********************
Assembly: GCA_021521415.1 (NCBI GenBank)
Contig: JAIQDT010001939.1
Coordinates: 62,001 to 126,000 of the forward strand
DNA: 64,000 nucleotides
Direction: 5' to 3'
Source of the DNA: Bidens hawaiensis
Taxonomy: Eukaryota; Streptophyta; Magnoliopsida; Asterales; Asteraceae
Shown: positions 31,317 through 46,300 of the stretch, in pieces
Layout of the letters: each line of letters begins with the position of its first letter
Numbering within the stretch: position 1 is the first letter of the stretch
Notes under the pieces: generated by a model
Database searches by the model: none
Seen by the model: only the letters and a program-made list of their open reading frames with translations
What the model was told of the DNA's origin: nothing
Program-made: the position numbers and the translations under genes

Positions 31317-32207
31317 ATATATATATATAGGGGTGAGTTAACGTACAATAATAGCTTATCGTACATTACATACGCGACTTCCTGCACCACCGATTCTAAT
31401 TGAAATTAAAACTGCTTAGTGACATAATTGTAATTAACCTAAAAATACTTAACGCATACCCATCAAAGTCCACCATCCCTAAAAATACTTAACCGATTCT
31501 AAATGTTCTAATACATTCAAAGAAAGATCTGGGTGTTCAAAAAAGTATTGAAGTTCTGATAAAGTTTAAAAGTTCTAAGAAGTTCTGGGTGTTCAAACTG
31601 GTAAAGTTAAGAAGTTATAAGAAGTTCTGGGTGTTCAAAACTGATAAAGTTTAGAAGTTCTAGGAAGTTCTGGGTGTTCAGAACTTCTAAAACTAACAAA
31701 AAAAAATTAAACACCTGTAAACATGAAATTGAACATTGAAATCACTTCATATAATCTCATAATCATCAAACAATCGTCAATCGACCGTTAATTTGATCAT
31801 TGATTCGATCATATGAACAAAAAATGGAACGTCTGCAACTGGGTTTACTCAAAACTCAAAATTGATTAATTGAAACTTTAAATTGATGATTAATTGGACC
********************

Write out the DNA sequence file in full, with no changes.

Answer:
Assembly: GCA_021521415.1 (NCBI GenBank)
Contig: JAIQDT010001939.1
Coordinates: 62,001 to 126,000 of the forward strand
DNA: 64,000 nucleotides
Direction: 5' to 3'
Source of the DNA: Bidens hawaiensis
Taxonomy: Eukaryota; Streptophyta; Magnoliopsida; Asterales; Asteraceae
Shown: positions 31,317 through 46,300 of the stretch, in pieces
Layout of the letters: each line of letters begins with the position of its first letter
Numbering within the stretch: position 1 is the first letter of the stretch
Notes under the pieces: generated by a model
Database searches by the model: none
Seen by the model: only the letters and a program-made list of their open reading frames with translations
What the model was told of the DNA's origin: nothing
Program-made: the position numbers and the translations under genes

Positions 31317-32207
31317 ATATATATATATAGGGGTGAGTTAACGTACAATAATAGCTTATCGTACATTACATACGCGACTTCCTGCACCACCGATTCTAAT
31401 TGAAATTAAAACTGCTTAGTGACATAATTGTAATTAACCTAAAAATACTTAACGCATACCCATCAAAGTCCACCATCCCTAAAAATACTTAACCGATTCT
31501 AAATGTTCTAATACATTCAAAGAAAGATCTGGGTGTTCAAAAAAGTATTGAAGTTCTGATAAAGTTTAAAAGTTCTAAGAAGTTCTGGGTGTTCAAACTG
31601 GTAAAGTTAAGAAGTTATAAGAAGTTCTGGGTGTTCAAAACTGATAAAGTTTAGAAGTTCTAGGAAGTTCTGGGTGTTCAGAACTTCTAAAACTAACAAA
31701 AAAAAATTAAACACCTGTAAACATGAAATTGAACATTGAAATCACTTCATATAATCTCATAATCATCAAACAATCGTCAATCGACCGTTAATTTGATCAT
31801 TGATTCGATCATATGAACAAAAAATGGAACGTCTGCAACTGGGTTTACTCAAAACTCAAAATTGATTAATTGAAACTTTAAATTGATGATTAATTGGACC